Aarti Shahani is a journalist and author of the memoir “Here We Are” about growing up as a migrant in America.

A global pandemic threatens our health daily, as does a president who preaches hate. And yet here I am, overjoyed, feeling deeply affirmed because my core identity is finally mainstream.

I am not alone. My mother and I are both witnessing, in the arrival of Sen. Kamala D. Harris from California, an event as unlikely as the moon landing: the rise of the desi alpha female.

“Desi” is slang for people of South Asian origin. I love my people, and so I point out lovingly: We are notoriously patriarchal. This isn’t a judgment so much as a statement of fact. Nothing President Trump has said publicly about women rivals the things I’d hear the men and boys in my family say when I was a child. I will not repeat the smut. But I will summarize the key message: While men are allowed (and even expected) to be vulgar; an outspoken girl or woman is a liability, an animal to be domesticated.

My uncle once threatened to break my mouth because I didn’t go to the kitchen when he’d ordered me to do so.

My mother, on her wedding day, asked why she had to walk behind her groom in the ceremony. “Aren’t we equal partners in life?” she wondered out loud — and got slapped by her parents in front of the bridal party.

How far we have come. Today, pop culture and U.S. politics are proving that the big mouth isn’t a liability as much as an asset — one with market value and political power.

This summer, I sat on the edge of my seat as I watched reality TV star Aparna Shewakramani in “Indian Matchmaking.” In her mid 30s — a spinster by my culture’s standards — she is a lawyer looking for a man. She has a lot of work to do to become emotionally available. But what enthralls me is that she does not gaslight herself with tropes such as, “Maybe I’m just too successful.” She takes pride in her accomplishments and wants a partner who takes pride in them as well.

In the same way, Devi, the fictional high-schooler in Mindy Kaling’s “Never Have I Ever,” uses her brain (and her wit) to shatter the demure, pliant expectations placed on women. “You shouldn’t wear so much makeup,” her nemesis tells her one day in front of the lockers. “It’ll collect on your mustache.” (Well before White girls talk about shaving their legs, we desis are dealing with our upper lips.) Yet Devi is unfazed. Applying pink gloss, the comeback queen retorts: “At least I can grow a mustache.”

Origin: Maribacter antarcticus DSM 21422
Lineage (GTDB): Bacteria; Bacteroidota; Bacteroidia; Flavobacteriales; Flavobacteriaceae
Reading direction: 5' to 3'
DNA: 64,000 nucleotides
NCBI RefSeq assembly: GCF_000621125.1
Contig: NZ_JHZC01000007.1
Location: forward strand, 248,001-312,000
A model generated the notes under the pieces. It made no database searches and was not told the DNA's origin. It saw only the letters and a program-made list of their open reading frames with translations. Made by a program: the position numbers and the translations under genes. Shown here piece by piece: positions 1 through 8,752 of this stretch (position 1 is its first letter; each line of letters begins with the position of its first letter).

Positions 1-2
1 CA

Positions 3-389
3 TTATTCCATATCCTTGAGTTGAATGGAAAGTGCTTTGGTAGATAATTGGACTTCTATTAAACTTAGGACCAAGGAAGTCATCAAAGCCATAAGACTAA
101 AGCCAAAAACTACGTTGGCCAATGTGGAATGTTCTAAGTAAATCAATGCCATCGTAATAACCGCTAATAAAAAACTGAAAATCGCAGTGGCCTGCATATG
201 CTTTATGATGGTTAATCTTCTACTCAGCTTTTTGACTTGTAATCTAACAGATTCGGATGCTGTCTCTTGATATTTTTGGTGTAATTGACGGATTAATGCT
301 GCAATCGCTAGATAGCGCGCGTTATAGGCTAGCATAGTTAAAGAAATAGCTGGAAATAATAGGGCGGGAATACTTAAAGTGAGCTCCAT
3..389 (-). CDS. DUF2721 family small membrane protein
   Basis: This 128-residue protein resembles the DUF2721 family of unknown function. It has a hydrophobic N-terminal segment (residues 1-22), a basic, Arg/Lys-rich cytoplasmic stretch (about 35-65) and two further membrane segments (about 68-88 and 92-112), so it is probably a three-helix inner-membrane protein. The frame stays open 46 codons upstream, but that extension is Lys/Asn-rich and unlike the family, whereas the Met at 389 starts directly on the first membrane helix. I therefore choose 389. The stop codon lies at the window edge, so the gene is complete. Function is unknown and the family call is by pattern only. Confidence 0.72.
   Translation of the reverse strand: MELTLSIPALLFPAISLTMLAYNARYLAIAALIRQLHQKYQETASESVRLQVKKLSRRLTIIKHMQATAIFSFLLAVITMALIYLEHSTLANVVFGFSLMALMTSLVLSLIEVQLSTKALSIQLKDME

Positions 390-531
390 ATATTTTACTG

These Netflix megahits suggest a level of public fascination and acceptance of the strong desi female at the very moment Harris is about to step onto the world’s biggest stage.

As NPR’s Silicon Valley correspondent, I covered Harris in Senate hearings. A former prosecutor, she is good at asking questions. The first time I watched her interrogate a witness, my mind went back to that evening by the kitchen with my uncle. My leg had trembled as I mustered the courage to defy his order. Yet here she was, confronting men without even a hint of fear.

I assume she draws her strength from a family that was light-years ahead of its time. Both of Harris’s grandparents allowed her mother to travel alone across oceans to attend graduate school at the University of California at Berkeley. Harris’s grandmother would gather village women and teach them about contraception. She’d take in those who were abused by their husbands and then give those husbands a lecture about shaping up. In the United States, too, domestic violence remains an endemic problem for our “model minority” community.

I was surprised at the surge of emotion I felt when I learned of Harris’s nomination. That she is “half Indian” doesn’t explain it; that she and her family have challenged the worst parts of our culture does.

Desis are often taught at an early age that a woman is supposed to be dutiful, and at all costs. My working-class parents didn’t send us to Hindu youth programs or read us passages from the “Ramayana.” That said, I still learned about the goddess Sita. In broad strokes: Sita gets kidnapped by another man-god and is held captive. Upon her return, her husband demands that she prove she was faithful to him — meaning that she did not indulge in being raped. To assuage his jealousy and uphold her family honor, she walks on fire.

Harris’s mom was no Sita — and for that, I am grateful. She was supposed to return to India to marry a member of her own caste. But she defied that order. Shyamala Gopalan chose a partnership that broke all the rules. Decades before “Mississippi Masala” depicted Brown and Black love on the big screen, she married a handsome young scholar from Jamaica. They wed, and she gave birth to Harris the same year she completed her PhD, at age 25. “Her marriage was as much an act of rebellion as an act of love,” Harris writes in her memoir, “The Truths We Hold.”

For the desi alpha female, rebellion is our love language. While it may bring short-term shame to our families, it’s a formula for long-term progress — and may even save our country.

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